The best part for the Earth observation sector is that their image collection and analysis capabilities have never been better. The industry’s bad news is that many potential clients are unaware of those capabilities.
Industry authorities decried that, even as they develop ever-greater functionality to track the planet utilizing synthetic aperture radar (SAR) and optical imagery, potential users are unaware of those functionalities or have obsolete knowledge of how it works during a panel session at the Satellite 2022 convention on September 9.
This includes persons who work in the space industry. Nicole Robinson, who works as a president at Ursa Space Systems beginning early this year after serving at satellite operator SES, said, “I was absolutely blown away by the prospects in the early days, and I’ve been in the satellite and space sector for the better portion of two decades.” “As a community, we have some activities to do.”
Ursa analyzes optical, SAR, and other data to deliver insights for a variety of industries. One issue, she noted, has been “open, budget-friendly” data access. She described it as “effectively the e-commerce aspect of satellite intelligence.”
She explained that her organization is striving to make the data analysis platform open and affordable enough for a user to come in, select a region and time range for change detection assessment, and pay for it with a credit card, a method she dubbed “pay by the sip.”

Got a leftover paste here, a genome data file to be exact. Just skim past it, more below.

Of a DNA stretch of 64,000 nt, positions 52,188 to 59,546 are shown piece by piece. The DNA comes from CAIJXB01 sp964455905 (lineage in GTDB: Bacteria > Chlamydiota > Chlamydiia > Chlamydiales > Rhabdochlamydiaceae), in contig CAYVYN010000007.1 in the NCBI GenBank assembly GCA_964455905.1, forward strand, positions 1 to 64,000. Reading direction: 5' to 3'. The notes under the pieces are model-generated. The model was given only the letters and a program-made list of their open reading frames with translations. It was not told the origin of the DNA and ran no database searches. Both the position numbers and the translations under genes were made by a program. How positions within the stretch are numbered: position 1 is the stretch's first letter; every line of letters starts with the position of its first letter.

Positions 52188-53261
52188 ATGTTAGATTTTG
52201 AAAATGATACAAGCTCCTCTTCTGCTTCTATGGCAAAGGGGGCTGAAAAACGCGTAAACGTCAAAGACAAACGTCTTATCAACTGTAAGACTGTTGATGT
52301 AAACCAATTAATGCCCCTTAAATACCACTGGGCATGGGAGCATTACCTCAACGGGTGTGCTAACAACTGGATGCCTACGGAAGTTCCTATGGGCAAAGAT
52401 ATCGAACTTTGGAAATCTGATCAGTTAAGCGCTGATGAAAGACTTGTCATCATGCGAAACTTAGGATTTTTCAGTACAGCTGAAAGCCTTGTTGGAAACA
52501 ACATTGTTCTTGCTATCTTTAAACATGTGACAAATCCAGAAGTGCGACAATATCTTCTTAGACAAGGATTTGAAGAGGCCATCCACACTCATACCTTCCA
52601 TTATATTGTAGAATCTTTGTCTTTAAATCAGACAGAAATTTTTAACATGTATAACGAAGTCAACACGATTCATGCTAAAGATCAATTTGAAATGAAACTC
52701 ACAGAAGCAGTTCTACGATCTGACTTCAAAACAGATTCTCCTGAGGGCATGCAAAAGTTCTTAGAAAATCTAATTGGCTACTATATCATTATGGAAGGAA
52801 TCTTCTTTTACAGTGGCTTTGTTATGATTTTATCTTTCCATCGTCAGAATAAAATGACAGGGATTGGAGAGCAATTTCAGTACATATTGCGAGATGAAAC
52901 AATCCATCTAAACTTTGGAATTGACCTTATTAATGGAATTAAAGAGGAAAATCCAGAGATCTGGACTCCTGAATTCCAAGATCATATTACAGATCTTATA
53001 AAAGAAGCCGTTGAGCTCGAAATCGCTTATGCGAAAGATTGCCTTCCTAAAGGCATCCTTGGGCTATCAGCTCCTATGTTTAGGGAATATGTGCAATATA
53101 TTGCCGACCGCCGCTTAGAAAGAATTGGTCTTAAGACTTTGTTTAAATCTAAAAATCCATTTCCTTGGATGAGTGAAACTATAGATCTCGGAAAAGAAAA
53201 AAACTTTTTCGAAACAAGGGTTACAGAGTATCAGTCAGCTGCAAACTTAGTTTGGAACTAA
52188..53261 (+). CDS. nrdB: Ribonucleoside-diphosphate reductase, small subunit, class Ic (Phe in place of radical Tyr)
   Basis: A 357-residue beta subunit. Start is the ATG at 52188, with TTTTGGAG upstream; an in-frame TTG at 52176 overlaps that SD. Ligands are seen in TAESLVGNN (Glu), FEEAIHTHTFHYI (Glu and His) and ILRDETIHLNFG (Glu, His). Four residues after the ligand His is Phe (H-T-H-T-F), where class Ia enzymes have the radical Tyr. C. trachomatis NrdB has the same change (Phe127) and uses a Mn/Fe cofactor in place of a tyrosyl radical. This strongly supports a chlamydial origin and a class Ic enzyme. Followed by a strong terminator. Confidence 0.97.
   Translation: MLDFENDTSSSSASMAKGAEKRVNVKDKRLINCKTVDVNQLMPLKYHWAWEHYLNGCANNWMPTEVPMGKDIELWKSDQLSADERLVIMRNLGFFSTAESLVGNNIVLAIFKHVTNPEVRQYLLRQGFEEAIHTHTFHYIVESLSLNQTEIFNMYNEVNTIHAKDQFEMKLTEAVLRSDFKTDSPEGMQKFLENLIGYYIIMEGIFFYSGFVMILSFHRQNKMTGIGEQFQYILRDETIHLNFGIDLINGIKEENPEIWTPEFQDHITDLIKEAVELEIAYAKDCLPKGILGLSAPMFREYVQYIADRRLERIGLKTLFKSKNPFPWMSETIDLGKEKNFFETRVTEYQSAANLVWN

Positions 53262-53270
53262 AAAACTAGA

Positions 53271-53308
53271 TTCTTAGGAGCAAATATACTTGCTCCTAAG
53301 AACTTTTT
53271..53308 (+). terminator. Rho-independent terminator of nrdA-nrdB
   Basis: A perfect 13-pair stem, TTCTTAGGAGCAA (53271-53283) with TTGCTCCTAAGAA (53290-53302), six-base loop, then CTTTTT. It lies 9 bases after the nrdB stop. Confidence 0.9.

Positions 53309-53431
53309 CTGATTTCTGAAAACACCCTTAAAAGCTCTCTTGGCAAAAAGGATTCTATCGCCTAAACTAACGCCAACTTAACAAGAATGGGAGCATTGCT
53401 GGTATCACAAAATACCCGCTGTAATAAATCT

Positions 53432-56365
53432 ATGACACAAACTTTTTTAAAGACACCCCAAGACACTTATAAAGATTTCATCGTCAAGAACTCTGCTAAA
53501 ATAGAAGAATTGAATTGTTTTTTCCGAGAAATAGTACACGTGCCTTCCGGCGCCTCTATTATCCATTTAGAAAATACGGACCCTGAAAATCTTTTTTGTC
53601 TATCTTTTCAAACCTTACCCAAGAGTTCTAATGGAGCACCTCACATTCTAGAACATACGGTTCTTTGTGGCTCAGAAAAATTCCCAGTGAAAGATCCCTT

She said, “You don’t have to commit to a $500,000 membership to do it.” “Making our data more available, easier to buy, and easier to ingest would be a game-changer for this industry.”
Companies that create satellite imagery say they’re attempting to “re-educate” customers about the capabilities of their systems. “To persuade some of these clients to realize the distinction between traditional mapping firms and quick revisit activity as well as intelligence companies, we had to run pilots. It’s been a struggle,” stated Patrick O’Neil, BlackSky’s principal data scientist.
One challenge, he added, is acclimating customers to the idea that businesses like BlackSky, which maintains an expanding fleet of satellites, can take multiple photographs of the same location throughout the day. “In these spaces, a lot of the impression of satellite imaging and remote sensing has been created for the last few decades,” he added. “You have to redefine what we do completely. We won’t have to shift the sky to capture a single shot the next day, as has been the case in the past.”
“It’s a lot of getting Iceye’s message out there and what you can accomplish with SAR,” stated Andrew Parlock, who serves as the senior director in charge of the sales at Iceye in the United States. This includes showing how SAR satellites, such as the Iceye constellation, can collect photographs in any weather or illumination condition.